She haunts the terrace, as is her wont, Costa at her heels, between nine and ten o'clock on this first evening of Rosie's arrival. It is an unusually gay little ball at the Casino; some near connection of exSpanish royalty present; and the dancing-room is thronged. Swanlike throats and delicate complexions from Madrid ; Oriental eyes and Titian-like colouring from Seville; marble whiteness and chiselled Grecian features from Cadiz. Oh, what pretty women these Spaniards are! What a jest is life to them! A song, a waltz, a flirtation in their earlier years, and then tresillo and prayers to the end. As re sponsible, examination-passing, degree-taking human creatures, women of Anglo-Saxon race have everything to be proud of-thankful for; but, knowing nothing, like children, and like children enjoying everything, how thoroughly unconsciously charming are these soft-faced women of the South!

They are in full dress, almost without exception, this evening. On occasions when a Parisian woman of fashion will drape her meagre charms to the chin, a Spanish one will invariably appear bravely bare-shouldered. And this not in the ball-room or on the balcony only. Of a moonlight night, here in St. Jean de Luz you will meet them by dozens, full dressed—yes, and in satin slippers, with flowers in their hair-calmly promenading along the streets or in the public gardens of the town. And what a becoming full-dress it is! The national veil and high comb, à la manola, which a short time back were things well nigh of the past throughout the Peninsula, are the highest mode among the Spanish aristocracy to-day. So can the party whose motto is Fuera el estrangero mutely protest against the intruder now profaning the sacred throne of the Castiles. How fervently every painter must hope that no political revulsion will send these graceful malcontents back to the trailing skirts and towering head-gear and ever-changing milliners' modes, each one more inartistic than the last, of Paris and London !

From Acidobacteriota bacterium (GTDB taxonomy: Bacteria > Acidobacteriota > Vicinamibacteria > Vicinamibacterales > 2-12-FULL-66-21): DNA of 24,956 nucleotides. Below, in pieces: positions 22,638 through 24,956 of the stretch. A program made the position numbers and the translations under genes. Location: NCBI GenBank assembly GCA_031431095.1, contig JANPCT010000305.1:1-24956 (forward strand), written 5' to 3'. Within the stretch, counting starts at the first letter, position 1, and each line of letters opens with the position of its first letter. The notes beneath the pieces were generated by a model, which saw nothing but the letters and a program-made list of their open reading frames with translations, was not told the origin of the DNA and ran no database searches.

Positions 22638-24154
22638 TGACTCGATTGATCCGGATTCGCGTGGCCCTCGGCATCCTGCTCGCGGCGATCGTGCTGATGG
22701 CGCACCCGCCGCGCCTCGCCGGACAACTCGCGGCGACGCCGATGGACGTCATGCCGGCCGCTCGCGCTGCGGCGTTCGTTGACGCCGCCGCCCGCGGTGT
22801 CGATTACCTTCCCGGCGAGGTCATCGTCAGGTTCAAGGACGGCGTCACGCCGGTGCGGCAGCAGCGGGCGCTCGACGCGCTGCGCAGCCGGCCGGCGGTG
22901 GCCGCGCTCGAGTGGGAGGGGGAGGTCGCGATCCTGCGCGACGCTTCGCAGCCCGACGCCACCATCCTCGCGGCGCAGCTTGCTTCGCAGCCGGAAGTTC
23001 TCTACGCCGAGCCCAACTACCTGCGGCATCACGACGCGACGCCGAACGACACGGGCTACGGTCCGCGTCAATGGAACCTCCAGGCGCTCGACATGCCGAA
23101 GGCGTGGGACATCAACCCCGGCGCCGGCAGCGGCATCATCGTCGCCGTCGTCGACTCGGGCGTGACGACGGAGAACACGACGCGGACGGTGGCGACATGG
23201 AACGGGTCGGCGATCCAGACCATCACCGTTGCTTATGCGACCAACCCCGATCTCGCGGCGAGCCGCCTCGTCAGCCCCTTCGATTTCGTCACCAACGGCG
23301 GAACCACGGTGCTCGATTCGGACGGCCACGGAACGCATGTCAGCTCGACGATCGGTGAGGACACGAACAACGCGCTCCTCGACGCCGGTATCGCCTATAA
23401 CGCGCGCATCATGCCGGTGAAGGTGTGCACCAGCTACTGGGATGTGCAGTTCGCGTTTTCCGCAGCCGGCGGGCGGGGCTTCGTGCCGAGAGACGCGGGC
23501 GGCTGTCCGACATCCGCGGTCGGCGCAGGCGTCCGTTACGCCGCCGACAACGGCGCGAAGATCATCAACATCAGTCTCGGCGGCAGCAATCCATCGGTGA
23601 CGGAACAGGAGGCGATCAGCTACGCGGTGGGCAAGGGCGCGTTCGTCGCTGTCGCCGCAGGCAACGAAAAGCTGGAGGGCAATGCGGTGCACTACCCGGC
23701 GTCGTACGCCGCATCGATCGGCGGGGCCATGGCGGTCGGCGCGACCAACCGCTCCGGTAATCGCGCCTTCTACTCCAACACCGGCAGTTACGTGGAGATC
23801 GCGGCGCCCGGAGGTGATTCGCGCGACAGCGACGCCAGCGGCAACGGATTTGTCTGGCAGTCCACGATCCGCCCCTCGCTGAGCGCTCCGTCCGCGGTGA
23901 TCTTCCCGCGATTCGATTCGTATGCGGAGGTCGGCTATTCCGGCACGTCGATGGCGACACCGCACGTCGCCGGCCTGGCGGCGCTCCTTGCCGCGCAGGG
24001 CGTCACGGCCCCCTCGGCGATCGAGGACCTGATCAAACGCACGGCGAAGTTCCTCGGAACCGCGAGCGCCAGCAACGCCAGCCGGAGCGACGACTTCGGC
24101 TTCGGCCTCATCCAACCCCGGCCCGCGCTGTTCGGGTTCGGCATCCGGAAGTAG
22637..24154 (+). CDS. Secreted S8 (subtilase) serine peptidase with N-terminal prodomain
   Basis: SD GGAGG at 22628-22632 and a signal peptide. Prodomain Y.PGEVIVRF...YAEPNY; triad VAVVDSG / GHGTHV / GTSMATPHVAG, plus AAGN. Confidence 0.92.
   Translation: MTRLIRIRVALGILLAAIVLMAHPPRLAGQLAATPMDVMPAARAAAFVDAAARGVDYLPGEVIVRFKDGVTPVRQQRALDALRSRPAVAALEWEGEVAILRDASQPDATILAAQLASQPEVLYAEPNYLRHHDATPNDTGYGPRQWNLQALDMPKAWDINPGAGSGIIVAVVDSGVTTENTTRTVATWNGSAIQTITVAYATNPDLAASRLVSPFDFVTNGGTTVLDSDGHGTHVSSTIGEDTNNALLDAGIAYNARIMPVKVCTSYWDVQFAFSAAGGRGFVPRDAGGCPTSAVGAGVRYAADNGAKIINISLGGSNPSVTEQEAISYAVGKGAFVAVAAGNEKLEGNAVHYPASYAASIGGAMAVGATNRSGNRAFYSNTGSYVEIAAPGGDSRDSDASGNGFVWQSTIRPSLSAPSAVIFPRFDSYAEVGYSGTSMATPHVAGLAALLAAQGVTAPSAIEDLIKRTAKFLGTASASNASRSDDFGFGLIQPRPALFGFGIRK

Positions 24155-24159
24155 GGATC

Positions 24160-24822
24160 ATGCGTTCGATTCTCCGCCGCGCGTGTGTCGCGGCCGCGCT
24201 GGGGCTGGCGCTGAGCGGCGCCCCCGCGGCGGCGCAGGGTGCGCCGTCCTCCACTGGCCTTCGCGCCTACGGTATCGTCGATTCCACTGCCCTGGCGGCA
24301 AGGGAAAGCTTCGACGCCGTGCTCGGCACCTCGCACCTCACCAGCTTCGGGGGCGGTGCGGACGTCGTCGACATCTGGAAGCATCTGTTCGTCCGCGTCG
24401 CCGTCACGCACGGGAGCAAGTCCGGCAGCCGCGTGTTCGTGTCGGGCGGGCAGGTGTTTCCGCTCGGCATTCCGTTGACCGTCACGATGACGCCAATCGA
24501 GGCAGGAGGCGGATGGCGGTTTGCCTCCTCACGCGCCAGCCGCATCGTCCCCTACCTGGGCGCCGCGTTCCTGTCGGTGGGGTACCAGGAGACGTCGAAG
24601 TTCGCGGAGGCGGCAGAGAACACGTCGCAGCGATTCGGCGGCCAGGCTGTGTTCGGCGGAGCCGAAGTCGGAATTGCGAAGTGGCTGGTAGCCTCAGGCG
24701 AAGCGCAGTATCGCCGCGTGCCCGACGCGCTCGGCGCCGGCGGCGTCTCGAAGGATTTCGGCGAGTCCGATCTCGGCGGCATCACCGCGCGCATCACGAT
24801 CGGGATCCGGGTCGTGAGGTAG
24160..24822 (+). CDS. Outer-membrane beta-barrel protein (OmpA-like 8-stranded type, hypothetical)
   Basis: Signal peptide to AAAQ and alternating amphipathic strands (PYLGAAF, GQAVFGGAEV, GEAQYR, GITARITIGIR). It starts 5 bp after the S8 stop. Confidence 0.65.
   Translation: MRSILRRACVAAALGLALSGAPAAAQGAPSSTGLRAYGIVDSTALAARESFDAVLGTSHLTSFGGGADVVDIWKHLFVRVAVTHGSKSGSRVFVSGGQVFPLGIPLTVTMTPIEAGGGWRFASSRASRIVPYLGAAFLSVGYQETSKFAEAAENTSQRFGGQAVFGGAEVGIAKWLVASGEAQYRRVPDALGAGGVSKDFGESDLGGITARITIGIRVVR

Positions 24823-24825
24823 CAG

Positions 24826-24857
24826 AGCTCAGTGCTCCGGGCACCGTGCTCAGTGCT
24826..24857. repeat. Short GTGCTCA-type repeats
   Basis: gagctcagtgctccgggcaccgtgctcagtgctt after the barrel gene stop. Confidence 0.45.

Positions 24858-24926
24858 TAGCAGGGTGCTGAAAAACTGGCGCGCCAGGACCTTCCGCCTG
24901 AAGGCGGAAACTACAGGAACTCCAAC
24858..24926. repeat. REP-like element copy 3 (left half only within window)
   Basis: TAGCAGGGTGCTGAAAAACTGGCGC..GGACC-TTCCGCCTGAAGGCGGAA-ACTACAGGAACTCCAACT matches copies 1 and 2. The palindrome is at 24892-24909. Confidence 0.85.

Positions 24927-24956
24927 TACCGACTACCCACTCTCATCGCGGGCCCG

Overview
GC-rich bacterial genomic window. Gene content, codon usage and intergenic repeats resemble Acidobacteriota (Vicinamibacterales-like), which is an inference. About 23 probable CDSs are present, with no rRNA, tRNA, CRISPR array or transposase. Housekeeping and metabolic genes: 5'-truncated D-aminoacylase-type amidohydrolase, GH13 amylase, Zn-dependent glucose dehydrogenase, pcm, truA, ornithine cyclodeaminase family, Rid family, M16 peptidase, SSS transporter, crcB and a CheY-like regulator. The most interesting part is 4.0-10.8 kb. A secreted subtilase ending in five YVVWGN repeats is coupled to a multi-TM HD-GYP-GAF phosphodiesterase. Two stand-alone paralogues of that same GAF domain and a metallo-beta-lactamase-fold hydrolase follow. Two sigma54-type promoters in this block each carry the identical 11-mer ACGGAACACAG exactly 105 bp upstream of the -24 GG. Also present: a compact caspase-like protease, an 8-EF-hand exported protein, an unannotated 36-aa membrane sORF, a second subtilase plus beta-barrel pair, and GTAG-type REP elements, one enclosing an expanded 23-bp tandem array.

“They are not exactly bad-looking,” says Rose, glancing about her coldly; "not quite such an orange yellow as I expected. But their style is distressingly theatrical, is it not, Mr. Jones?” Rosie has come to the Casino ball well escorted; Mr. Jones, who is also staying at the Hotel Isabella, on one side ; her legitimate slaveI mean her future lord and master on the other.

Captain Temple,” she runs on, to Roger, "you say you think these creatures handsome! How would you like to see any one you cared for, any Englishwoman, dance in public with a bare neck and a short skirt as they do ?”

“The short skirts display admirable ankles, Rose,” replies Roger. “Are introductions necessary in these parts of the world, I wonder ? I should like to tempt my fate with that little blonde in pink satin, if I dared. Or will you waltz with me yourself, Rosie ?” In a whisper, this. “For the sake of old days, my love. We have never waltzed together since that night-you remember it ?—at the Hanover Square Rooms.”

But Rosie, a good many years ago, gave up round dancing, finding that exercise, indeed, physically incompatible with the maintenance of a waist of twenty-two inches. She enforces her position now upon the very rigidest moral and æsthetic grounds.

“I never waltz, on principle, Roger. I do not approve of fast dances. I think it the worst possible taste for a woman who has experienced the serious sorrows of life to take part in such frivolity. But dance, pray, if you like. Think of your own amusement, not of mine. I understood that we came here to look on. But it does not matter. Nothing matters. Amuse yourself! I dare say Mr. Jones will not mind having to take care of me while you are away."